Head Hunters, the twelfth studio album of the jazz pianist Herbie Hancock, is a jazz-funk and fusion album released in 1973. Head Hunters was the product of the experimentalist attempts by Hancock and his sextet. After Crossings and Sextant, Head Hunters drew the sextet to a completely different sound. Herbie explains this difference in sound in one of his sleeve notes in a CD issue: “I began to feel that I had been spending so much time exploring the upper atmosphere of music … I was tired of everything being heavy. I wanted to play something lighter.”
Herbie decided that a new group was needed for these new ideas. He assembled a group, as the name with the album, the Head Hunters. This group had only Bennie Maupin from his sextet, the two newcomers were Paul Jackson on the bass guitar and Harvey Mason on drums. The overall of this new band tended for a relaxed and blues-like rhythmic sound. This style led the group into a more funky style, the jazz-fusion – deviating from the mainstream and free jazz ecoles in the 70s.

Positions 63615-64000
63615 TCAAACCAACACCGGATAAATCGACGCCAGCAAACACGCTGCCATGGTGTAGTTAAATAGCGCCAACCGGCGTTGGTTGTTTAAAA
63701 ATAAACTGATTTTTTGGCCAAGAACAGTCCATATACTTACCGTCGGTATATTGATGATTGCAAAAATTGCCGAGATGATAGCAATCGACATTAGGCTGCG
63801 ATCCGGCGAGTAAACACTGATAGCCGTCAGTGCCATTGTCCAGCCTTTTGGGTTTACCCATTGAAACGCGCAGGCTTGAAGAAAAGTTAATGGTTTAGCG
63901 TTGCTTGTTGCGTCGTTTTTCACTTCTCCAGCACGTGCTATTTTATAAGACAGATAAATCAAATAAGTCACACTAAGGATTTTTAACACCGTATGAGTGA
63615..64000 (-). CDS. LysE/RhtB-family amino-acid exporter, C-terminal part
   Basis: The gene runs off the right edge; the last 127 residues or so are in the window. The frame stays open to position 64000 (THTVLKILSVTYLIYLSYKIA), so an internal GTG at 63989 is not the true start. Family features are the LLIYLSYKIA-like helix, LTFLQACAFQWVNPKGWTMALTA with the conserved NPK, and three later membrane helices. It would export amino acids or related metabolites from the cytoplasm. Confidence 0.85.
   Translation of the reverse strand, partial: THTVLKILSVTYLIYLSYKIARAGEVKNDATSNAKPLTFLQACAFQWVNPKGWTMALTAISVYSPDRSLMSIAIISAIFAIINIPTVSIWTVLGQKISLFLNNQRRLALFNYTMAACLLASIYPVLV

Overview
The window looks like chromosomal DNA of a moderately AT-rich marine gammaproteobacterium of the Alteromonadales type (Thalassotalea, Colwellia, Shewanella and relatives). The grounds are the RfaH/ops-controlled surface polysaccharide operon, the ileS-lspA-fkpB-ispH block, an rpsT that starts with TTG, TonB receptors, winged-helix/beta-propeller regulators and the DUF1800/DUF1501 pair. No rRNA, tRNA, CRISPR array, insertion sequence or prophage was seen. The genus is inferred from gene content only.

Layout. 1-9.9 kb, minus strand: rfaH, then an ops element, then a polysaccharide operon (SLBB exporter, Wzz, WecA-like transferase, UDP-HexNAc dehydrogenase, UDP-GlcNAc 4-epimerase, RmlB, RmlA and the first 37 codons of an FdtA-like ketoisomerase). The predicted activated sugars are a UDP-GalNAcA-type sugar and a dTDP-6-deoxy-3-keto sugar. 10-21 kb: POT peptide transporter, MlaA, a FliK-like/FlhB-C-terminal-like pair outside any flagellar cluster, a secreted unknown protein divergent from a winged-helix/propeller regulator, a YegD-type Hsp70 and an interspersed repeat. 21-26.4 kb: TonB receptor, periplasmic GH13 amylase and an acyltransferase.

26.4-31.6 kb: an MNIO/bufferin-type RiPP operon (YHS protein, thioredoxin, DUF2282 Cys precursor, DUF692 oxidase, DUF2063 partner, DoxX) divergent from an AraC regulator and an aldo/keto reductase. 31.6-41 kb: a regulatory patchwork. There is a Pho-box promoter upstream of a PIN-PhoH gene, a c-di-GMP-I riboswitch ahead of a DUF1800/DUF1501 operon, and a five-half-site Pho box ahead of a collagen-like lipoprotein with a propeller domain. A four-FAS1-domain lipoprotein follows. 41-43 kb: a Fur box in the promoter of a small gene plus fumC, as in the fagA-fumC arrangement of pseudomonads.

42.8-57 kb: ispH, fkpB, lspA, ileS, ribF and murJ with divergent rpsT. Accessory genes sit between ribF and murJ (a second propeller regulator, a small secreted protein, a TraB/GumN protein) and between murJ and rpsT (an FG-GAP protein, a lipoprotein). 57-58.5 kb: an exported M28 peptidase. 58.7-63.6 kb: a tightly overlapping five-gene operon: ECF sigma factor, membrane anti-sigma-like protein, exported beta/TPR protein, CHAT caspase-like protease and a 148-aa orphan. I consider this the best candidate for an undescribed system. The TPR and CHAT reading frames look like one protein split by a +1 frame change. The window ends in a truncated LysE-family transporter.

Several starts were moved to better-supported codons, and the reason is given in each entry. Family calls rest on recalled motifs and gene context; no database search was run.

The extensive use of electronic instruments and the focused rhythmic sections clearly show the funk influence in the album. Different from other bands and albums in the decade under the influence of fusion like Mahavishnu Orchestra and Weather Report, what made Head Hunters (album and the group) was their “lowness”, as Hancock states. The Head Hunters dig right into the heart of funk music and prevent overcomplicating the sound while trying to make it appeal more intellectual.
Chameleon, the first and longest track in the album, starts with a strong bassline. It’s loud, pretty loud, and catchy. Even though the main melody starts after a few minutes, the bassline is funky and doesn’t bore the listener. The emphasis on the bassline and the highlight in the rhythmic section can be said to be one of the most important features of Head Hunters.
Have a listen to this one of the funkiest jazz albums, Head Hunters!